Honest College Admissions: How Parents and Counselors Can Really Help Applicants

Honest College Admissions: How Parents and Counselors Can Really Help Applicants main image

College admissions in the United States has become such a competitive process that wealthy parents have taken to committing fraud and bribery to help their children get into the best schools.

In early March, William “Rick” Singer pled guilty to committing a slew of crimes related to helping VIP college admissions counseling clients get their kids into college by any means necessary.

There were two tracks for these clients turned criminals. For some, Singer and his henchmen provided fraudulent sports credentials and bribed coaches, so their kids would get accepted into programs through spots allotted to athletes. For others, they organized payoffs from parents to have someone correct or take SAT and ACT tests. In some cases, the applicants knew what their parents were doing, but in others the kids were duped too.  

Uncovering this scandal has led to parents, including Hollywood celebrities and prominent businesspeople, facing jailtime. So why did they do it? Their children are already privileged and therefore have an unfair advantage compared to those with less money and power.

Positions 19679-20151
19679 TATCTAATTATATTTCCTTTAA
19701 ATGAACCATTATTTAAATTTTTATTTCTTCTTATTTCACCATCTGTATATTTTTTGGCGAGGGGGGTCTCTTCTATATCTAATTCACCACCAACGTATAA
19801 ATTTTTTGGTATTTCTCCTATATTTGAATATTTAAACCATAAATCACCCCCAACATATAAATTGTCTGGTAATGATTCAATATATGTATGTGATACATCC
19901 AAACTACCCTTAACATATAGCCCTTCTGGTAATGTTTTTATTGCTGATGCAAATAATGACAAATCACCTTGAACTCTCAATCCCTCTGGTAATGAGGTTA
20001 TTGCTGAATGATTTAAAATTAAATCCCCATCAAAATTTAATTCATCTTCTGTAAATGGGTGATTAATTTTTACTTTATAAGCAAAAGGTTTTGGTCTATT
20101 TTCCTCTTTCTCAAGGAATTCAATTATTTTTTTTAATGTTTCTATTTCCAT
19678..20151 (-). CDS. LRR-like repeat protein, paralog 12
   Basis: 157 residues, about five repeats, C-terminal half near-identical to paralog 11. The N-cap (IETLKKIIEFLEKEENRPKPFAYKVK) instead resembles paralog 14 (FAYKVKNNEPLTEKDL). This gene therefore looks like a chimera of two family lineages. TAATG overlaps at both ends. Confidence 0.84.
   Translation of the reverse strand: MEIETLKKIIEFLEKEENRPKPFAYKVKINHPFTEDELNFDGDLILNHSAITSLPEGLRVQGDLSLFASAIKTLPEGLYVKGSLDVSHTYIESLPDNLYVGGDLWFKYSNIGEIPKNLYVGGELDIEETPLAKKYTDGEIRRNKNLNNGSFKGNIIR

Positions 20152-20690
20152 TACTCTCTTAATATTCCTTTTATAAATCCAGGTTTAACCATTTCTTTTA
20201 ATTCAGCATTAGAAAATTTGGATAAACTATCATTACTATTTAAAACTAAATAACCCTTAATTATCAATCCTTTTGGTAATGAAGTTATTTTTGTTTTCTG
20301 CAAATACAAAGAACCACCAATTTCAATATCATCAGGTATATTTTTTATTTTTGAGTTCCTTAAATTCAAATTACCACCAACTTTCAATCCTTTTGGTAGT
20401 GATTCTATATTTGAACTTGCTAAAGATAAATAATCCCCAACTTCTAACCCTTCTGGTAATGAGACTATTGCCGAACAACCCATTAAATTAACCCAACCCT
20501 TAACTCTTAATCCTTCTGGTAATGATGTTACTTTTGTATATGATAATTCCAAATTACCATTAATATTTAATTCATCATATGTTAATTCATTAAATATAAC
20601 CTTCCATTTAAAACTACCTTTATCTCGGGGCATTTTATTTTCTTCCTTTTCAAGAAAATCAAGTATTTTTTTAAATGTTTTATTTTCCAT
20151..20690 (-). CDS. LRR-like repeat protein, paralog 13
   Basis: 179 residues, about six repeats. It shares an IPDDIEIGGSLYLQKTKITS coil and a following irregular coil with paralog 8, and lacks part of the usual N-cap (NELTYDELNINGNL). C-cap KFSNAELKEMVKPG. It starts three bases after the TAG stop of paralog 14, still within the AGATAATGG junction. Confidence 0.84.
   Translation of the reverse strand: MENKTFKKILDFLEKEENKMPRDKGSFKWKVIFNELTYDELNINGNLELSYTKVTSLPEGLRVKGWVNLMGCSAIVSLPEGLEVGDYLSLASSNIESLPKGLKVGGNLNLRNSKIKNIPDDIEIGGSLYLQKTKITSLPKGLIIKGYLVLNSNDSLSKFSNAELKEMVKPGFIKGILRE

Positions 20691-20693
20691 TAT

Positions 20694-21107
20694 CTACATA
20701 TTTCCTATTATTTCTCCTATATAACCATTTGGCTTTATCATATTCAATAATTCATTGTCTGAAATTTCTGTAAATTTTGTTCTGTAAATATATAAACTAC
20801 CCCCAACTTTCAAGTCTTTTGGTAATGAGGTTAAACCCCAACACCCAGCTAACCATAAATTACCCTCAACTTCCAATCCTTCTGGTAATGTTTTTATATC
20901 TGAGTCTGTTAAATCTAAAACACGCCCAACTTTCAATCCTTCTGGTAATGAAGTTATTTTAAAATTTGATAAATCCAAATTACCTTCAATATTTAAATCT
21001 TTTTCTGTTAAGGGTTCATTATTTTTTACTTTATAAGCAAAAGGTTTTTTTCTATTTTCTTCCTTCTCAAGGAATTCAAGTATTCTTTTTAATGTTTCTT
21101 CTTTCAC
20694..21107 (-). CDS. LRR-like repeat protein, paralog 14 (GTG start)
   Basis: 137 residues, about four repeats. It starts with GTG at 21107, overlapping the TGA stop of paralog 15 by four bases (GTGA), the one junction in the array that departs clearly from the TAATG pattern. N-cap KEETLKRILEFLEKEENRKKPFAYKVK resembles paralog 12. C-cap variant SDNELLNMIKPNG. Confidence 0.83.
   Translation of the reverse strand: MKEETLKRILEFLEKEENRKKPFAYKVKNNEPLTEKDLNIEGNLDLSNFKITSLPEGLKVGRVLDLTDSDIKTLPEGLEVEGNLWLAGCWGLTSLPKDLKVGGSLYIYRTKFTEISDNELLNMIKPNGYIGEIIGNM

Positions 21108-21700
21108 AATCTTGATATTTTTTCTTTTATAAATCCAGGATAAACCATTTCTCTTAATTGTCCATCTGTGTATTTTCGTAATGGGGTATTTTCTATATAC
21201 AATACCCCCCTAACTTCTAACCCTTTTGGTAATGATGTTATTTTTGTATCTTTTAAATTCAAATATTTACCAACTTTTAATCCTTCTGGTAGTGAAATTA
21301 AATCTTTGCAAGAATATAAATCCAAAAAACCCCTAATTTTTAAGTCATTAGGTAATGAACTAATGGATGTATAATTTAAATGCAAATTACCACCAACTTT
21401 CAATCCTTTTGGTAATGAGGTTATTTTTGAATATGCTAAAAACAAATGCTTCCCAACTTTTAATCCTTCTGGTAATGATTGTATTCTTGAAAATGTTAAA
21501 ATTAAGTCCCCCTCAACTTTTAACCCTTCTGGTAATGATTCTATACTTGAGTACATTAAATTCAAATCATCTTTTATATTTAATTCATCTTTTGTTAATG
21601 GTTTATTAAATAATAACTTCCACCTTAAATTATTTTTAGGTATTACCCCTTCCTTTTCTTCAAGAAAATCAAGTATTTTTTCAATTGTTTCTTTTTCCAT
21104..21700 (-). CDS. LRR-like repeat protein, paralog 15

While the argument can be made that these parents wanted their children to have the best opportunities, there is evidence this is also about showing off. Parents at cocktail parties want to be able to say, “My child is going to Yale” and make others jealous. This is a matter of prestige and not just keeping up with the Joneses but outdoing them.

Find the right fit

The real problem is people are getting caught up in the designer labels. In too many instances, parents push their children to apply to and enroll in programs for the brand name. Instead, the first step to transforming how people think about college admissions needs to be recognizing the importance of fit. Kids should do the proper research to determine the following:

  • Whether the school offers the programs they need to accomplish their personal and professional goal
  • How they will fit into the culture
  • If the school fits into their budget (or will provide enough financial aid) and meets their geographical preferences

Solid college admissions counselors – not those who are committing fraud – will help you find the right matches. They will explain the importance of fit to both parents and applicants. They can help everyone realize that a small liberal arts school might help nurture a talent for writing before the applicant heads to law school, for instance.

In addition, they will show applicants how to assess fit and demonstrate to schools in the application that they are a good match with something to offer the university. After all, the application process is truly a two-way street. Sometimes, smaller schools are a better option.

Honest admissions help